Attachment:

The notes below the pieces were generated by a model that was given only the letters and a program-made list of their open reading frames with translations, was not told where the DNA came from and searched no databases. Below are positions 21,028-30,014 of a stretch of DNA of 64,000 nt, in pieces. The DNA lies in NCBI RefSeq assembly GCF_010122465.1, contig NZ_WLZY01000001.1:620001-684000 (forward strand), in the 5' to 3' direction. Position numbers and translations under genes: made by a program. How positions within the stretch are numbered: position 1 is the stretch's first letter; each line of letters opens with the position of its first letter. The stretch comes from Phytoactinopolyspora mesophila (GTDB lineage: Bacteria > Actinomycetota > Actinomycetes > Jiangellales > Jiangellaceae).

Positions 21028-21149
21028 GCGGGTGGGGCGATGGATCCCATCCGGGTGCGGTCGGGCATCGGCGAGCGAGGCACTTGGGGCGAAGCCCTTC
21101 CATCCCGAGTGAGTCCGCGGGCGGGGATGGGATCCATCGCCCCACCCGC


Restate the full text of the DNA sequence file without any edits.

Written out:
The notes below the pieces were generated by a model that was given only the letters and a program-made list of their open reading frames with translations, was not told where the DNA came from and searched no databases. Below are positions 21,028-30,014 of a stretch of DNA of 64,000 nt, in pieces. The DNA lies in NCBI RefSeq assembly GCF_010122465.1, contig NZ_WLZY01000001.1:620001-684000 (forward strand), in the 5' to 3' direction. Position numbers and translations under genes: made by a program. How positions within the stretch are numbered: position 1 is the stretch's first letter; each line of letters opens with the position of its first letter. The stretch comes from Phytoactinopolyspora mesophila (GTDB lineage: Bacteria > Actinomycetota > Actinomycetes > Jiangellales > Jiangellaceae).

Positions 21028-21149
21028 GCGGGTGGGGCGATGGATCCCATCCGGGTGCGGTCGGGCATCGGCGAGCGAGGCACTTGGGGCGAAGCCCTTC
21101 CATCCCGAGTGAGTCCGCGGGCGGGGATGGGATCCATCGCCCCACCCGC